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We Can't Have Everything
by Rupert Hughes
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1917. With frontispiece by James Montgomery Flag. Hughes, prolific playwright, novelist and screenwriter, entered American film in 1914 as a story writer for Vitagraph and other early studios. He adapted many of his plays and novels to the silent screen including We Can't Have Everything. This novel follows the marital entanglements and disentanglements of Charity Coe Cheever and the infamously rich Jim Dyckman. The more they untangle one knot, the faster more confusing knots appear!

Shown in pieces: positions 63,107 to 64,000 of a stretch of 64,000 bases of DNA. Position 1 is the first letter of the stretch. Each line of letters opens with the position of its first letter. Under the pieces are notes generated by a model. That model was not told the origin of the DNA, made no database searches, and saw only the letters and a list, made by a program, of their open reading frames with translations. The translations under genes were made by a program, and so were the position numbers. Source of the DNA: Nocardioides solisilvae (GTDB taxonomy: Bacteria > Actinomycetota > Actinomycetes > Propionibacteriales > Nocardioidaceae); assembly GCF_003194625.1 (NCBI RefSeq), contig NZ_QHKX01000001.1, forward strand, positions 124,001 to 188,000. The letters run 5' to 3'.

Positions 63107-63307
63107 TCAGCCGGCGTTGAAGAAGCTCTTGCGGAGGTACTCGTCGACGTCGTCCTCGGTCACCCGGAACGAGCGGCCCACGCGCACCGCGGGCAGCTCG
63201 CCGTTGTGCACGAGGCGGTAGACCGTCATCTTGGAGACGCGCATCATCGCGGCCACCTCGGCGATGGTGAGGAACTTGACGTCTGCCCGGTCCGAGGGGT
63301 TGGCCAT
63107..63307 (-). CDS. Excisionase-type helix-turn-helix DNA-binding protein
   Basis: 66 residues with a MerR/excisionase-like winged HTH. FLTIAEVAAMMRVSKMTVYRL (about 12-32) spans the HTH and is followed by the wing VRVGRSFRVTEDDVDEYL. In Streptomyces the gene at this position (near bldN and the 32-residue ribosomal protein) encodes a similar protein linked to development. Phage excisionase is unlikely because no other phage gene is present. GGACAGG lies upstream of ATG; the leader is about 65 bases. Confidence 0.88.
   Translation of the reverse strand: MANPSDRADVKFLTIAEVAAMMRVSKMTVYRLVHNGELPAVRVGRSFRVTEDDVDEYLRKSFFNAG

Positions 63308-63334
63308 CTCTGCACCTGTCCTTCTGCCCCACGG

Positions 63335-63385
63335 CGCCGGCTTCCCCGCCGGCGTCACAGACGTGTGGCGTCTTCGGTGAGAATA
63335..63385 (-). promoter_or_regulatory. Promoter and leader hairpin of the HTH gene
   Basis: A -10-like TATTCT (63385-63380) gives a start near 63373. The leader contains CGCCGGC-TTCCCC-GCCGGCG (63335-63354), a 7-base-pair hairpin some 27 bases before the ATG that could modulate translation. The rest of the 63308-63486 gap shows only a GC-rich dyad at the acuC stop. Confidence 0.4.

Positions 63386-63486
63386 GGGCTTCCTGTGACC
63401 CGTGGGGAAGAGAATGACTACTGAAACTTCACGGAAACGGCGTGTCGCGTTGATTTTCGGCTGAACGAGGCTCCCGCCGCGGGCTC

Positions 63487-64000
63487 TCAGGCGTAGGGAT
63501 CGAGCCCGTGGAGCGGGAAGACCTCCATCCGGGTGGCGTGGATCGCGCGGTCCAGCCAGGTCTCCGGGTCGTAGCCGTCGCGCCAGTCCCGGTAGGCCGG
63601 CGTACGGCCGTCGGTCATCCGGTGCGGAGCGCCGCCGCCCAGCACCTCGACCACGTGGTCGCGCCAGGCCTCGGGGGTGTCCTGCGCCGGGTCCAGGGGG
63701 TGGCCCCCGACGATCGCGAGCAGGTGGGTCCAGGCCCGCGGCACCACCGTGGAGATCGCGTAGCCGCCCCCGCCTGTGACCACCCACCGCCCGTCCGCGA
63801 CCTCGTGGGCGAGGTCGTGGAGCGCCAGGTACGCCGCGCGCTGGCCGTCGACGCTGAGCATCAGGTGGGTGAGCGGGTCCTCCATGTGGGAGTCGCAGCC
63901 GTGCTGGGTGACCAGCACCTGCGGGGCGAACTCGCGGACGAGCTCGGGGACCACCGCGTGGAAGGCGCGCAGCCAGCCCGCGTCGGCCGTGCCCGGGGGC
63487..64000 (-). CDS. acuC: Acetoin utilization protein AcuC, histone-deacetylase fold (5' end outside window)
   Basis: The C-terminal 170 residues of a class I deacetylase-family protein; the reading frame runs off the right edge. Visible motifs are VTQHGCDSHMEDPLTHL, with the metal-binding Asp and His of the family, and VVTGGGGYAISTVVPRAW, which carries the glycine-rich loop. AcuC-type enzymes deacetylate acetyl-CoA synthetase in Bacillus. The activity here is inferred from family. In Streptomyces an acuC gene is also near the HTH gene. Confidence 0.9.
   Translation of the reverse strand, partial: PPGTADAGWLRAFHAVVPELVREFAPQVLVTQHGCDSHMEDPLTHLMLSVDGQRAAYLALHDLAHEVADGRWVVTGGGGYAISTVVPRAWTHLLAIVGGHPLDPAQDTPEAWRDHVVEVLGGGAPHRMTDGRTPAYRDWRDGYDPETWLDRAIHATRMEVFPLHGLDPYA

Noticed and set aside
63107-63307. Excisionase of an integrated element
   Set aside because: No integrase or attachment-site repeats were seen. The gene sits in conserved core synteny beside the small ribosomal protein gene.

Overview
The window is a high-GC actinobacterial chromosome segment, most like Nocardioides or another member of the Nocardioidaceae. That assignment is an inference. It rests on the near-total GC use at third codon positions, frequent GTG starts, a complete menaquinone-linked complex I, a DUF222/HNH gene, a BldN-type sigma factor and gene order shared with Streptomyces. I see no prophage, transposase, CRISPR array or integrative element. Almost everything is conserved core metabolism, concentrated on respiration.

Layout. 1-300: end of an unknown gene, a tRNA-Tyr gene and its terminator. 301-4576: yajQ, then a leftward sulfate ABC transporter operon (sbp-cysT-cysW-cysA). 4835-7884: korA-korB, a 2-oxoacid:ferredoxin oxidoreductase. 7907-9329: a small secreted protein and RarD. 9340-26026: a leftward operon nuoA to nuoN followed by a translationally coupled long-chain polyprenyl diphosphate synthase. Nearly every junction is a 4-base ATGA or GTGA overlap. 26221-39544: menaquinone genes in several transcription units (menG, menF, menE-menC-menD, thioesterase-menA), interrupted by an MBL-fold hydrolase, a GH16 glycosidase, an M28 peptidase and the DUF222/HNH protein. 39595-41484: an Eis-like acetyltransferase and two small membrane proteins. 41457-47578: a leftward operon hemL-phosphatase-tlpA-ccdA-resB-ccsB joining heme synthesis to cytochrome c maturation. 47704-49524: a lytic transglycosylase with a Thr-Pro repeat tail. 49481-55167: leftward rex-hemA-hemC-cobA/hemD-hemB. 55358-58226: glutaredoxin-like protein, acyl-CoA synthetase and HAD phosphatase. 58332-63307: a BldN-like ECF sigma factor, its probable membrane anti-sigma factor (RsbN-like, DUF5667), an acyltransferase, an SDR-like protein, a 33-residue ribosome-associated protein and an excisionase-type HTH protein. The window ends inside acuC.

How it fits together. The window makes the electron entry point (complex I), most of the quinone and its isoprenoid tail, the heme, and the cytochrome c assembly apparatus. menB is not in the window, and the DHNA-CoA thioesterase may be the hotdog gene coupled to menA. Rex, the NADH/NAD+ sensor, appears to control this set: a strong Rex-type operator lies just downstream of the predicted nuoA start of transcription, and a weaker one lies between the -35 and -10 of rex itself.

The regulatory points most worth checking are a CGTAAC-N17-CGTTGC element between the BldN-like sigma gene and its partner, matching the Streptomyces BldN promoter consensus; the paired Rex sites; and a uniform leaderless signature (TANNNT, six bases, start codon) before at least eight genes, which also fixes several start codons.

Kedzie was proud to know people who had been as famous as these two said they had been, but Bottger and Jambers used to fight bitterly over their respective schools of expression. Bottger insisted that the buck-and-wing and the double shuffle and other forms of jiggery were low. Jambers insisted that the ballet was immoral and, what was more, insincere. Mrs. Bottger was furious at the latter charge, but the former was now rather flattering. She used secretly to take out old photographs of herself as a slim young thing in tights with one toe for support and the other resting on one knee. She would gloat over these as a miser over his gold; and she would shake her finger at her quondam self and scold it lovingly--"You wicked little thing, you!" Then she would hastily move it out of the reach of her tears. It was safe under the eaves of her bosom against her heart.
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